As of writing, it has a very positive review of around 400. Not thousand, just the hundred. As a sucker for underrated titles like this… you know where this is going. Pronty is an indie game Metroidvania, released back in November 2021. You play as, you guessed it, Pronty, and will traverse the deep, trying to bring peace along with your trusty partner/javelin, Bront.

It took me around 20 hours to finish, and it was fun. It’s no platformer like Hollow Knight, because, you know… it’s underwater. Unshackled from the Y-Axis. There’s a badge system, like Hollow Knight. There’s also a stamina system for dodging, so you can’t spam dodge. Also, bench or bonfire, however you may call it. But weirdly, no penalty for dying. Weirdly again, there’s a difficulty option that you can freely tweak. And I mean, freely. Most games inspired by HK would opt away from this option. The attacking system is also more towards Ori and The Blind Forest instead, along with a blocking mechanic. It seemed challenging at first, but it’s pretty easy to get used to. There are more lovely design decisions, like a bonfire or teleport right beside bosses’ room. Enemies are also unique, with each having its own behaviours. On the other side, there are some weird decisions, like money isn’t really that important. Sometimes you have to buy badges, but other than that I don’t find much use for them. Also, the boss enemy design is also a bit of a hit or miss. As in the attack pattern, not the art design. It doesn’t grow progressively harder. Some bosses in the earlier game I found hard while the later ones can be easy. But most of them don’t leave enough windows to heal.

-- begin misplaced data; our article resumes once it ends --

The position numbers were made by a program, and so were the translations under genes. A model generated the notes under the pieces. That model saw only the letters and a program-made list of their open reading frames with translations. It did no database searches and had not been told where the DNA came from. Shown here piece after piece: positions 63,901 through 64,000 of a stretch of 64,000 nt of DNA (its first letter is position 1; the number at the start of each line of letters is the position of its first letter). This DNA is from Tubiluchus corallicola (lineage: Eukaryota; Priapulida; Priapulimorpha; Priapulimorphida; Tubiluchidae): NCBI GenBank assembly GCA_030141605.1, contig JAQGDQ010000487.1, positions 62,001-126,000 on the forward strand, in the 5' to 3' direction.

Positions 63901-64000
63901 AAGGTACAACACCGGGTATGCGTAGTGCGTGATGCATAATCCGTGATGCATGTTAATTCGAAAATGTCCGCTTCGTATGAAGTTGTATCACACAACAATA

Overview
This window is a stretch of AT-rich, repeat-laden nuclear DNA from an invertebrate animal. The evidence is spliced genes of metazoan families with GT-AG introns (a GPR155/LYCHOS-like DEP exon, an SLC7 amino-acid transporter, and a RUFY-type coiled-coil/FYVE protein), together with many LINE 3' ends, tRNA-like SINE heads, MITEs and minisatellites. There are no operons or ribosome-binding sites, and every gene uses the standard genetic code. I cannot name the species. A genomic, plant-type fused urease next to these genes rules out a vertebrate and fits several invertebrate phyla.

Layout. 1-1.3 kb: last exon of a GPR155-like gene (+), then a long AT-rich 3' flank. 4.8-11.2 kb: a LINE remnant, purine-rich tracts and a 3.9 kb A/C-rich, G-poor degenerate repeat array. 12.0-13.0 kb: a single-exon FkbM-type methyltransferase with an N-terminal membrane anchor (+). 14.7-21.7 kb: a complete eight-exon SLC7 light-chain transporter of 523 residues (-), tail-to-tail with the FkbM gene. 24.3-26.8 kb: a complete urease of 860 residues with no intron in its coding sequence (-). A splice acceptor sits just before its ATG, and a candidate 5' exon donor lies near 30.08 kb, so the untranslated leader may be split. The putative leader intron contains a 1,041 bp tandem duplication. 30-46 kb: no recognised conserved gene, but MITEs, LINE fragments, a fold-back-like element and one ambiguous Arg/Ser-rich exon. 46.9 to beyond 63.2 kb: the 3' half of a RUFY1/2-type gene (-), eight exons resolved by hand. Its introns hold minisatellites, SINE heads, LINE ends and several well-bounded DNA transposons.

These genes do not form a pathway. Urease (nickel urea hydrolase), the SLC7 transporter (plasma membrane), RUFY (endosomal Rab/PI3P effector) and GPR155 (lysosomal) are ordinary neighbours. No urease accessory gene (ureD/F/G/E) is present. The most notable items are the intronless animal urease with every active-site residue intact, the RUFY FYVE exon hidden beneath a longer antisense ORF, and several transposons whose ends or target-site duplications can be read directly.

Also, unlike Hollow Knight which feels to have a very dynamically alive-feeling world with many NPCs doing their own stuff, this game has so few NPCs, even fewer that change along with progress. A lot of world-building and lore was also done in collection-type logs which I dislike. The story also feels like it was made to be family-friendly. There is blood, just the way it was built is so simple. There’s no darkness eating away at the world nor madness invading the residents. 

On the other hand, actual voice acting! Like, real words, not hmm or heuh. Or whatever language HK is. The soundtrack is a bop. The art style is also hand-drawn, which is always welcomed.

So yeah, in the end, I like it. So why haven’t I heard of this game before? It’s released in November 2021. That’s more than a year ago. And it only has 400-ish reviews on Steam. That’s just… sad. Haiku, the Robot which came much later is now sitting at a higher number of reviews. (not playing down on Haiku, just an example) It’s even sadder that the fact that it’s a Metroidvania which means there are just some cases where I wouldn’t be able to figure something out and has to go to the internet and THERE’S NOTHING ON THE INTERNET-